‘Although our itinerary is jam packed with meetings and report writing, we have a few days off whilst we’re here – we’re planning to visit Isla Mujeres on our last day and we’ve also been out visiting some of our other key hotel concepts in between exploring the local area – we’re trying to fit in as much as possible before we head back to our desks in Luton!’

Project Discovery provides extra capacity and expertise on Travel Foundation overseas projects. It also helps build an understanding of sustainability for those who work in the industry, but have UK based desk jobs.

Tourism through a lens…

Last month we asked Chris Willan, professional photographer, to capture our activities in Jamaica and Mexico. It’s the first time Chris has shot for us in these locations, so we asked him to share his experience. He’s back from his trip and here’s what he had to say…

The brief arrives from TF. What’s your first thought? Be honest!

You always have a huge shopping list! It was a massive brief, but I like a challenge, it’s good to get out of your comfort zone. I’ve shot in both locations before, but Mexico was more of an unknown for me, I’d not really been off the beaten track before so I was really excited about going to some of the villages and visiting a pearl farm. When you first said Cancun I just thought of hotel strips, I could not have been more surprised. It turned out to be one of the most enjoyable trips I have done in a long time. It has everything, you just need to know where to find it.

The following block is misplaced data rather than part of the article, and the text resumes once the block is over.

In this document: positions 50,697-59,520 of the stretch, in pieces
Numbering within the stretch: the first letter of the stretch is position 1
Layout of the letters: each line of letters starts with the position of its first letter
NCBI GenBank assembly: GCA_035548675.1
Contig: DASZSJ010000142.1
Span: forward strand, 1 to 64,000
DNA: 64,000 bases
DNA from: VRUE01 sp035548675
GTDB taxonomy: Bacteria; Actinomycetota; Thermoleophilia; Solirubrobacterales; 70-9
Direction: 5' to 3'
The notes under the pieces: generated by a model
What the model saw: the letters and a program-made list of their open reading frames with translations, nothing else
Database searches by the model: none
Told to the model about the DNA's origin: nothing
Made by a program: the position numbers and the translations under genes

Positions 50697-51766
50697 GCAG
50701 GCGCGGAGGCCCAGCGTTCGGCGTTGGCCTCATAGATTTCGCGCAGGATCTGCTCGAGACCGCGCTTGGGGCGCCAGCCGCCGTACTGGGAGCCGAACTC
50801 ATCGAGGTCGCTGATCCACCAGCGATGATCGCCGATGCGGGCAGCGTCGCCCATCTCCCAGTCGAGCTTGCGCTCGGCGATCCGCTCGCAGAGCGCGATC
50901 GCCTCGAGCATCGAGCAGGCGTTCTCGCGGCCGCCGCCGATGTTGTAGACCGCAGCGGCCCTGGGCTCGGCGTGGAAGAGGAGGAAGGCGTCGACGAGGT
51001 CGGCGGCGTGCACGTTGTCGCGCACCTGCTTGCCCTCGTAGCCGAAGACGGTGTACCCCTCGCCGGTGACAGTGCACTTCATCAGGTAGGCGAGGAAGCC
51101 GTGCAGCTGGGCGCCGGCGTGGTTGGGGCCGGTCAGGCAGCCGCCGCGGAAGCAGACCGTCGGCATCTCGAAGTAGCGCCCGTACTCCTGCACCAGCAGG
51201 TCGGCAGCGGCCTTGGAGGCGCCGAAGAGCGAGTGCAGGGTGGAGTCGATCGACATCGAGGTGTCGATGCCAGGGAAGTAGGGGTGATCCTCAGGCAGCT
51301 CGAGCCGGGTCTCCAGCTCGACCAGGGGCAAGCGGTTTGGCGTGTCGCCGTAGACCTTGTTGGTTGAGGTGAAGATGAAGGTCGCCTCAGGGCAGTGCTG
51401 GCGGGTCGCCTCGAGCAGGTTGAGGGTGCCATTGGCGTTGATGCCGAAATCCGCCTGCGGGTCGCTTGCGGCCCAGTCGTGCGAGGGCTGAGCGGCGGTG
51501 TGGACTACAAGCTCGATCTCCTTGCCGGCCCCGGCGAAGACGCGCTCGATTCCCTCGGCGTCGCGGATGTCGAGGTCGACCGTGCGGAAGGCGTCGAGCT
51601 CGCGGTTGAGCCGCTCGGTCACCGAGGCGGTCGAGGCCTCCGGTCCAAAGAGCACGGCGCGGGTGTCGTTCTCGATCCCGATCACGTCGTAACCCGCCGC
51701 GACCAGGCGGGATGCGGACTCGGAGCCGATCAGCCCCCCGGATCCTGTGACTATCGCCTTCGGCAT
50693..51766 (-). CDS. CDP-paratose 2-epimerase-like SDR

You visited the Rastafari Indigenous Village in Jamaica, what do you think holidaymakers will enjoy most? Arlene

Having arrived via a beautiful tropical garden, Arlene greets you, and introduces you to the concept behind the village, and then you have to go barefoot through the river to reach the village. It’s only ankle deep and is a lovely experience. You’re given a stave and encouraged to celebrate water and the life it gives, which is very important in Rastafari culture. It’s a great sensory experience – most people don’t do that on a daily basis! Throughout the day you learn lots about the Rastafari lifestyle, and the Emperor Haile Selassie I from Ethiopia, and why it became a way of living and a religion. I actually knew a fair bit about this because I was born in East Africa and my father has a picture of me next to the Emperor Haile Selassie I when he was on a state visit to Uganda!

You spent some time in Montego Bay, did you find any hidden charms?

I find as a traveller the most charming things are the real things, real life happening. I prefer quieter places to reflect and my favourite place here was Dump-Up Beach, one of the few public beaches left; it’s where the locals gather. I just liked sitting down there watching people play football, and seeing families gather. It had a real community feel, and I really like seeing people enjoying the place naturally, when you know it’s not a spectacle for tourism. It has a feel that it’s ‘real’ Jamaica.

In Mexico, you visited two communities in the Yucatan peninsula, one making jam and the other honey products. What are their surroundings like?